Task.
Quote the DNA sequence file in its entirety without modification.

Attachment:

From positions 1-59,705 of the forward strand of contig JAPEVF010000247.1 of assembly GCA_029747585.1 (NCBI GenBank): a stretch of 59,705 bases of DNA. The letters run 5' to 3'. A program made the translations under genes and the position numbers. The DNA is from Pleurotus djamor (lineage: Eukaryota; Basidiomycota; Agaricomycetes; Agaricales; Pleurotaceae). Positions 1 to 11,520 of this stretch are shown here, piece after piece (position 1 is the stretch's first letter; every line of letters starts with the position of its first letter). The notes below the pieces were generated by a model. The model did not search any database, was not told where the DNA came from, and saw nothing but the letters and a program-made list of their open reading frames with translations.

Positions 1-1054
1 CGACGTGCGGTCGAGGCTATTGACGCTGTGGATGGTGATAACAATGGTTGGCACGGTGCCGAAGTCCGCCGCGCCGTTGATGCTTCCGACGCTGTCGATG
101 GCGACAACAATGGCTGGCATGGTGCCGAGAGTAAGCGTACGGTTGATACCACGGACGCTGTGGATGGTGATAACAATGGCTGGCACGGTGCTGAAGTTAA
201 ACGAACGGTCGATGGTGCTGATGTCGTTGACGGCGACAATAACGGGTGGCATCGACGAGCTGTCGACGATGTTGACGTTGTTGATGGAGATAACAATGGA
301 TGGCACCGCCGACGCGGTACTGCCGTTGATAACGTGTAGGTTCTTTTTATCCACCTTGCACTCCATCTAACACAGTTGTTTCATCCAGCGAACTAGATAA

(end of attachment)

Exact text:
From positions 1-59,705 of the forward strand of contig JAPEVF010000247.1 of assembly GCA_029747585.1 (NCBI GenBank): a stretch of 59,705 bases of DNA. The letters run 5' to 3'. A program made the translations under genes and the position numbers. The DNA is from Pleurotus djamor (lineage: Eukaryota; Basidiomycota; Agaricomycetes; Agaricales; Pleurotaceae). Positions 1 to 11,520 of this stretch are shown here, piece after piece (position 1 is the stretch's first letter; every line of letters starts with the position of its first letter). The notes below the pieces were generated by a model. The model did not search any database, was not told where the DNA came from, and saw nothing but the letters and a program-made list of their open reading frames with translations.

Positions 1-1054
1 CGACGTGCGGTCGAGGCTATTGACGCTGTGGATGGTGATAACAATGGTTGGCACGGTGCCGAAGTCCGCCGCGCCGTTGATGCTTCCGACGCTGTCGATG
101 GCGACAACAATGGCTGGCATGGTGCCGAGAGTAAGCGTACGGTTGATACCACGGACGCTGTGGATGGTGATAACAATGGCTGGCACGGTGCTGAAGTTAA
201 ACGAACGGTCGATGGTGCTGATGTCGTTGACGGCGACAATAACGGGTGGCATCGACGAGCTGTCGACGATGTTGACGTTGTTGATGGAGATAACAATGGA
301 TGGCACCGCCGACGCGGTACTGCCGTTGATAACGTGTAGGTTCTTTTTATCCACCTTGCACTCCATCTAACACAGTTGTTTCATCCAGCGAACTAGATAA